Our analysis indeed highlights the importance of dental professionals’ manner, clinical skills, and work ethics in reducing DFA of pediatric patients. Children and adolescents lack maturity to fully manage their emotions and control their reactions . Thus, they may require extra patience, which clinicians working with this age group should be prepared to offer. DFA might well arise from a perceived lack of respect, something dentists may tend to neglect when treating young patients. This finding echoes the results of a previous study that ranked dentists’ attitudes and comments as one of the most fear-stimulating factors, amidst invasive procedures such as extractions, drilling, and injections [ ]. Our findings also highlighted the necessity of adhering to the original appointment time. During prolonged waiting, many elements in the clinic may trigger patients’ fear, which can accumulate to an unbearable level. In cases the dentist is unable to treat a patient on time, dental auxiliaries should introduce the patient into the world of dentistry, build a sense of closeness with the patient, and prepare the patient for the upcoming dental procedures. Engaging patients in these activities could avoid the escalation of their DFA during the waiting period.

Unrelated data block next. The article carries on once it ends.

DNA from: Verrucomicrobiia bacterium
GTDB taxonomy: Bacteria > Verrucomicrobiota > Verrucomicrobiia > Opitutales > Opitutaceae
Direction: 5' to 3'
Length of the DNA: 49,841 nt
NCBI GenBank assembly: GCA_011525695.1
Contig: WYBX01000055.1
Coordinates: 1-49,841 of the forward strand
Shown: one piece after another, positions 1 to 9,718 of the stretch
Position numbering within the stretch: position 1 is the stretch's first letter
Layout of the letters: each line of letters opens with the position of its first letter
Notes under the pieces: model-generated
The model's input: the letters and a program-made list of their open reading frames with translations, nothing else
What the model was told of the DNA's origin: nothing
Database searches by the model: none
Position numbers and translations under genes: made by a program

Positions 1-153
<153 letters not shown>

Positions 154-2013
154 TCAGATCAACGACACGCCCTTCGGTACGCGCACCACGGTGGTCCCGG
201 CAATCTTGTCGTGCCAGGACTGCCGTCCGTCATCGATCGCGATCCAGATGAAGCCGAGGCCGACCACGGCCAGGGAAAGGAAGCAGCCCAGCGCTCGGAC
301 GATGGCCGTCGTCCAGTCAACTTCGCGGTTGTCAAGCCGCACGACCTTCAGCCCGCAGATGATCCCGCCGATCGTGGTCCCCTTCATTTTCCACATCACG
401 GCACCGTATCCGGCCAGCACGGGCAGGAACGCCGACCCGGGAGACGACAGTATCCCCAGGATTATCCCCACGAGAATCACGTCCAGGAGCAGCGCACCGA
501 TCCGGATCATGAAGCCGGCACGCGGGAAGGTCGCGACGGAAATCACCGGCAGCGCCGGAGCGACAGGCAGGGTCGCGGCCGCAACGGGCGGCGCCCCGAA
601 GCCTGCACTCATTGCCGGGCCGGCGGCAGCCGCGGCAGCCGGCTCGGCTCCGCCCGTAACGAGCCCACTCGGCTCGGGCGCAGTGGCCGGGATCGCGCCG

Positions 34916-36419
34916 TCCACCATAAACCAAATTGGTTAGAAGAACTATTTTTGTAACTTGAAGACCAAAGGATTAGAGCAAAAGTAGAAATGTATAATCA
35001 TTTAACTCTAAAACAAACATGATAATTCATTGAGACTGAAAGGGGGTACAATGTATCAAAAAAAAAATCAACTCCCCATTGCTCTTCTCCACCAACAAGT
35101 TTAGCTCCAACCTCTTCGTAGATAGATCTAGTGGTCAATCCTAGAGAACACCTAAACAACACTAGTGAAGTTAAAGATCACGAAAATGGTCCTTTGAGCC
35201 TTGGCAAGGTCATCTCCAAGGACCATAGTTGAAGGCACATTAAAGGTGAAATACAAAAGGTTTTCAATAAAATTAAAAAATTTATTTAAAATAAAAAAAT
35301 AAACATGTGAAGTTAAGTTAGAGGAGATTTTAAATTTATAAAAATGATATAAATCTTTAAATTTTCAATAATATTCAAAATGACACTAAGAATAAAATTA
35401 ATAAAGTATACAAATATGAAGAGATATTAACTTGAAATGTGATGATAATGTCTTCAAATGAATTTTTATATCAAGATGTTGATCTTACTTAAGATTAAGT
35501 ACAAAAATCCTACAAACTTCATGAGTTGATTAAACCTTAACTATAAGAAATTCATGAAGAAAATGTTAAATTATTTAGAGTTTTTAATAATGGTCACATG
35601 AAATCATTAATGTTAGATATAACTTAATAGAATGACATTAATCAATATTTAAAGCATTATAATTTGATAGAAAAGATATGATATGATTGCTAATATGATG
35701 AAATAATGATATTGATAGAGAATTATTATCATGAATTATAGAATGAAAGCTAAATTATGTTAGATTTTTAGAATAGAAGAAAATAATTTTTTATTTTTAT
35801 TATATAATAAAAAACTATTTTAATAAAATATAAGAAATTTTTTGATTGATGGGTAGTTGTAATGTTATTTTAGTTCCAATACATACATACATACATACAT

To assist children and adolescents to experience success in managing their DFA, a partnership between parents and professionals is highly advocated . Nevertheless, parents often feel powerless in managing their children’s DFA and blame the negative dental treatment [ ], while dentists usually have a different frame of reference and tend to put the blame on parental factors, such as upbringing [ ]. There is no doubt that, to children and adolescents, reactions from parents often craft their ways in manipulating their environments and regulating their behavior and are certainly one of the most proximal influences on their DFA [ ]. A proliferation of research supports a positive correlation between children’s DFA and their parents’ DFA or unfavourable attitudes towards dentistry [ ]. Our findings unveiled another facet of parental influence on children’s DFA. To the young girl who demonstrated a cluster of non-compliance, aggression, and destructive behaviors, her father’s careless joking statement, “the dentist would pull your teeth”, obviously cast a terrifying image of a dentist, petrified the child, deterred her attempt to cope, and rendered all the efforts of the dental team in vain. Information-giving is an inherent part of child-rearing and is carried out by parents in an almost unceasing fashion [ ]. An interesting experiment demonstrated that parents’ threatening narratives about a friendly animal instilled high levels of fear in children [ ]. This evidence illustrates how information from parents may shape their offspring’s view of the world. Thoughtful words from a sensitive parent could be a precious resource for the child to overcome his/her excessive fear and set the right expectation for the dental visit. Beyond family impact, adolescents are vulnerable to peer influence, which could be a significant source of their DFA. Although it is impossible to isolate teenagers from negative information from their peers, professionals should make parents aware of and sensitive to the potential influence of the information peers impart, so that parents can stand a better chance of protecting their offspring from developing DFA.